Apr 04, 2017 10:58 AM EDT
SpaceX Plans Upper Stage Rocket Recovery At Falcon Heavy Launch
History was made last week, when SpaceX landed one of its reusable rockets for the very first time. However, later this year, SpaceX might demonstrate something even more impressive. The company is planning to launch its new heavy-lift rocket, the Falcon Heavy.
SpaceX and Tesla founder, Elon Musk made it more sound more exciting when he sent out a series of Tweets that SpaceX would try to bring the upper stage of the rocket for full reusability. He said that the odds of executing this attempt are low, though he said it might be worth a shot.
The much-anticipated Falcon Heavy is composed of three Falcon 9 cores, made up of 27 Merlin engines; this essentially makes the spacecraft the most powerful rocket in the world. The coming Falcon Heavy test flight would use two boosters that already have been flown. With Musk's pronouncement of trying to recover the upper stage of the rocket during launch, makes it a worthy event to be seen.
The first stage of the rocket, according to Ars Technica, is composed of a single Merlin 1D engine, which is a vacuum-rated iteration of the nine engines used on the first stage of Falcon 9. The second stage of the rocket will deliver its payload into orbit.
Musk said that the odds of retrieval would be low; however, if SpaceX could pull it off, it would complete the company's much-desired loop of reusability by bringing back the first stage, the payload fairing, and the second stage of the launch vehicle, essentially bringing home the entire rocket, to be used for another trip.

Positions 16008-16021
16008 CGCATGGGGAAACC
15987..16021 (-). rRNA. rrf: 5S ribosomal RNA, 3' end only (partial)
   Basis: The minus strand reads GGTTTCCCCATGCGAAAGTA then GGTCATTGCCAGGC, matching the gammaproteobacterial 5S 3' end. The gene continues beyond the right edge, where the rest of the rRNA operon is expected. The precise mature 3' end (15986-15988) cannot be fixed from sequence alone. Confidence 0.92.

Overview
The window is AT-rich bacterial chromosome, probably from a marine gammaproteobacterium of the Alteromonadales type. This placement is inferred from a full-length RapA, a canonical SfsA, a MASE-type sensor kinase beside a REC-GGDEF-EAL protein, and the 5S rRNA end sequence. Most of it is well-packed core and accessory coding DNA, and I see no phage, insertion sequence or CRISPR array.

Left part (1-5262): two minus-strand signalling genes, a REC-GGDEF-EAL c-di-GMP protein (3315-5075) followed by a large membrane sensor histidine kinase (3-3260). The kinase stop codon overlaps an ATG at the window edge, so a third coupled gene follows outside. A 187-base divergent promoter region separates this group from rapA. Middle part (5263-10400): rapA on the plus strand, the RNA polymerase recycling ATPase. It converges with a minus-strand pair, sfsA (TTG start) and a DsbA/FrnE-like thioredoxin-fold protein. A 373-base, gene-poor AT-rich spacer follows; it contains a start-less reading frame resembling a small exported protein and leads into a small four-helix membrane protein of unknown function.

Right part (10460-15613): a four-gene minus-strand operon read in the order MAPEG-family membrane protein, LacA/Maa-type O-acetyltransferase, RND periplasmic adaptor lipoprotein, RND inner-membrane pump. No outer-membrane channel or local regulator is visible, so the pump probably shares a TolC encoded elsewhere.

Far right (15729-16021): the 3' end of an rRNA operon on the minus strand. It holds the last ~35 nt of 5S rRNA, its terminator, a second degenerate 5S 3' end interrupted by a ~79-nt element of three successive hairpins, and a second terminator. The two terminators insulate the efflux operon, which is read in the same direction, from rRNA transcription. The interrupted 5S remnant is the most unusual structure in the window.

What Musk plans to do have never been attempted before, if it works, it could be a game-changer. That alone is reason enough to follow the development of this flight, though it is still not clear how the landing will play out.
The recovery and reuse of the Falcon Heavy's stages would be substantial to SpaceX's Mars plan, according to Tech Crunch, as it may open the gateway to shuttle tons of cargo from Earth to orbit, and eventually be loaded on a spacecraft destined for supply missions to Mars.
Still, more excitement is in store from SpaceX this year. Five previously flown rockets may be sent back up again. Additionally, the manned Dragon capsule will undergo a test flight by the end of this year, and a first manned flight is planned in 2018.
Furthermore, Musk also announced that in about a month from now, new details along with an updated timeline would be presented for the company's Interplanetary Transport System, to send humans to Mars. It might sound too ambitious, but SpaceX has proven critics wrong before.
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